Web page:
The Alms Center’s gleaming gymnasium was alive with the squeak of sneakers and the slap of futsal balls against hardwood as coach Leon Brown’s Caribbean-inflected commands cut through the exuberant din.
Coach Marcus Littlefield, who hails from the United Kingdom, picked up the tempo as he and Brown led 16 boys and girls through a “body parts” drill.
“Eyes! Ears! Noses!”
On otherwise quiet Thursday evenings in Bridgeton, a quaint-but-tough-around-the-edges city in Cumberland County, N.J., a faith-based organization and the local Police Athletic League are providing soccer practices with professional coaches like Brown and Littlefield to the community’s Mexican and other Latinx children. The goals include family fun, player development — and a fostering of trust between the city’s large Spanish-speaking immigrant community and the Bridgeton police.
“It opens the door,” said Jon Cummings, who served as a Christian missionary in Mexico and Africa and is executive director of Revive South Jersey (a.k.a. Revive SJ), a ministry-outreach nonprofit that works to meet the physical and spiritual needs of communities. The organization proposed the program and partnered with PAL, which runs basketball and skating programs for city youth. “We want this to be a win for everyone.”
Said Bridgeton PAL director Josh Thompson, a 25-year police veteran: “Some Mexicans in the city have been afraid to report crimes to the police, out of a lack of trust or fear they could get deported. Soccer has connected a lot of people in the Mexican community with the police department, and with other PAL programs."
"Bridgeton PAL Soccer has been an ideal partner,” Inspira president Amy B. Mansue said in a statement, allowing the network to reach not only the youngsters themselves, but their families, too.
Revive SJ and other sponsors help pay for coaches from the New Jersey Surf Soccer Club. Part of a national network of clubs, New Jersey Surf has so far provided scholarships enabling two rising Bridgeton players to join travel teams that play opponents of higher skill levels.
“We have kids who never played a game of soccer before,” said Brown, who lives in Ocean City. “We have kids as young as 5 and as old as 16. The most important thing is for them to come into a space and feel as if they’re not being judged. To have them keep coming for that hour and a half every Thursday is golden.”
Inspired by suggestions from parents in the Mexican community, indoor soccer launched shortly after the Sept. 16, 2019, disappearance of 5-year-old Dulce Maria Alavez. The case of the missing Mexican American girl from Bridgeton remains unsolved, and continues to haunt the city, where the Latinx community has grown dramatically in recent years and now constitutes more than half of Bridgeton’s population of about 24,000.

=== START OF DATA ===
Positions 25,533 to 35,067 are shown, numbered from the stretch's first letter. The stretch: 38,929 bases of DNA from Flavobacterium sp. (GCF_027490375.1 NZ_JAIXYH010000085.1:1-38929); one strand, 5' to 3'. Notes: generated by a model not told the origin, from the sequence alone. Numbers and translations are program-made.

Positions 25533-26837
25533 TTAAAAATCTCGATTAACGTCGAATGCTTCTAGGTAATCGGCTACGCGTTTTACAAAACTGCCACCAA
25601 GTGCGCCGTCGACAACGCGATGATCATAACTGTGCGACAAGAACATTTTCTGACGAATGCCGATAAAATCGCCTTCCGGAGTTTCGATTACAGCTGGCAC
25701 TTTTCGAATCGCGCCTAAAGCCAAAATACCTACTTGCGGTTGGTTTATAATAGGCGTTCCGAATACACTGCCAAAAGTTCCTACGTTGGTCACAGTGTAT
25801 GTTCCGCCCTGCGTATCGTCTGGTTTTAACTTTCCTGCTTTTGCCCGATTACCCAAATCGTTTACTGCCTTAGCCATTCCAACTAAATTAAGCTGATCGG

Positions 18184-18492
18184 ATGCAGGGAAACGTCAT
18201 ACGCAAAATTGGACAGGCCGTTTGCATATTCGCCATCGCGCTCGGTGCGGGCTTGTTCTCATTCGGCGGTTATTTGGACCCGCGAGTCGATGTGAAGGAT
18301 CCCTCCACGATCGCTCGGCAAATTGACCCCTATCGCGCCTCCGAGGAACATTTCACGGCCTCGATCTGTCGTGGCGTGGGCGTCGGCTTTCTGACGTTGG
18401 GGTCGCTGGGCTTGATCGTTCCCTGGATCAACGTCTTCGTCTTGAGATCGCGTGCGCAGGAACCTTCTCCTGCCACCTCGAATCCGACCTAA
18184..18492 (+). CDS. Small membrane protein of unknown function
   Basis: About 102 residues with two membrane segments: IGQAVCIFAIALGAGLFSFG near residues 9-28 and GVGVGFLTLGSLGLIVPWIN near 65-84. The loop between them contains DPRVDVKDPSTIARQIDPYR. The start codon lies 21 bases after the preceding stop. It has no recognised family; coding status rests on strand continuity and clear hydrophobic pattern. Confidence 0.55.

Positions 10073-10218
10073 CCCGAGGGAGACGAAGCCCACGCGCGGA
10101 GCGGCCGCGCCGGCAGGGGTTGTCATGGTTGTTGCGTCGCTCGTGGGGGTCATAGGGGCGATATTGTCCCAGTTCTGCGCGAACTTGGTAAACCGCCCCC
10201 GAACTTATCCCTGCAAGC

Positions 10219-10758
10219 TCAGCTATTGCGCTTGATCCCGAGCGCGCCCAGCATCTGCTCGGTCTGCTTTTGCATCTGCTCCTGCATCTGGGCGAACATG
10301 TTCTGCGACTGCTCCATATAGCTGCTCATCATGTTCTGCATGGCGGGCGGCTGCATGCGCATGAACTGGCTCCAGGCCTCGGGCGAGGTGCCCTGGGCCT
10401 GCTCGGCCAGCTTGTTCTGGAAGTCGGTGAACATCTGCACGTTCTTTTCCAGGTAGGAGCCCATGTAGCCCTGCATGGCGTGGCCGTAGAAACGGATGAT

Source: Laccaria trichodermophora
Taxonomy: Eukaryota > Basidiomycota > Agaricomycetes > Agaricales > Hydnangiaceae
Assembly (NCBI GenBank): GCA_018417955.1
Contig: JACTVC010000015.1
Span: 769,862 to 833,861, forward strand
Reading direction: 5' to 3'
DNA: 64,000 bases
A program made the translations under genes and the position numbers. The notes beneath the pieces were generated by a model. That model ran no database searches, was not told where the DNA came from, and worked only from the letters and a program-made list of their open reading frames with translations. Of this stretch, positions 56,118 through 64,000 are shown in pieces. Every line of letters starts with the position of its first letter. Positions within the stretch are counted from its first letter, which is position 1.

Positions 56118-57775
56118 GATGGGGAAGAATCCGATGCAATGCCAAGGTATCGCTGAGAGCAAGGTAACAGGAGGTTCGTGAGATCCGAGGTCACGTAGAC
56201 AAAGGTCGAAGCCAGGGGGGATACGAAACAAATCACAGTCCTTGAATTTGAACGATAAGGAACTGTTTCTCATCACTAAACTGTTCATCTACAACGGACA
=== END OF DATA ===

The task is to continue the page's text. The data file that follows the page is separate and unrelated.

“There is still a substantial barrier," Cummings said. "Some of it is language, and some of it is trust. There’s still a major need for understanding.”
Last fall and early this year, more than 40 boys and girls regularly attended the Thursday practices at the Alms Center, which is part of the Union Baptist Temple campus near downtown Bridgeton. Then the pandemic hit. Since practices resumed in July, attendance has been at about half of what it was, and infection control protocols have been imposed. Everyone entering the gym must have their temperature taken, coaches and all other adults must wear masks, and families sit on socially distanced folding chairs while watching the kids play.
“Kids need activities and interactions, and parents need their kids to be involved in things. It’s important for emotional and physical health,” said Cummings.
“The kids get frustrated staying at home,” said Isis Sosa, a family advocate with the program. “It’s really good that we have this place to take them.”
Sosa, who lives in Bridgeton with her husband, Joel, and their 3-year-old daughter, Briceida, translated as several city parents talked about the Bridgeton PAL Soccer.
“I like that the kids are having fun and learning something,” said Jackie Ortiz, whose son, Jacob, and daughter, America, attend the practices.
Salvador Rodriguez and his wife, Anayeli, were watching their 10-year-old son, Darickson, play.
Soccer "is good exercise and it keeps the kids away being on the technology all day long,” said Anayeli. Salvador, who plays soccer in an adult league, said their son has attended all of his dad’s games since he was 3 years old.
“I saw my father play and I just knew I wanted to play, too,” said Darickson, who like most of the kids in the program, is bilingual. Since joining Bridgeton PAL Soccer, “I started getting better and better, practicing and achieving,” said Darickson.
During the week, Salvador said, his son “always waits for this day.”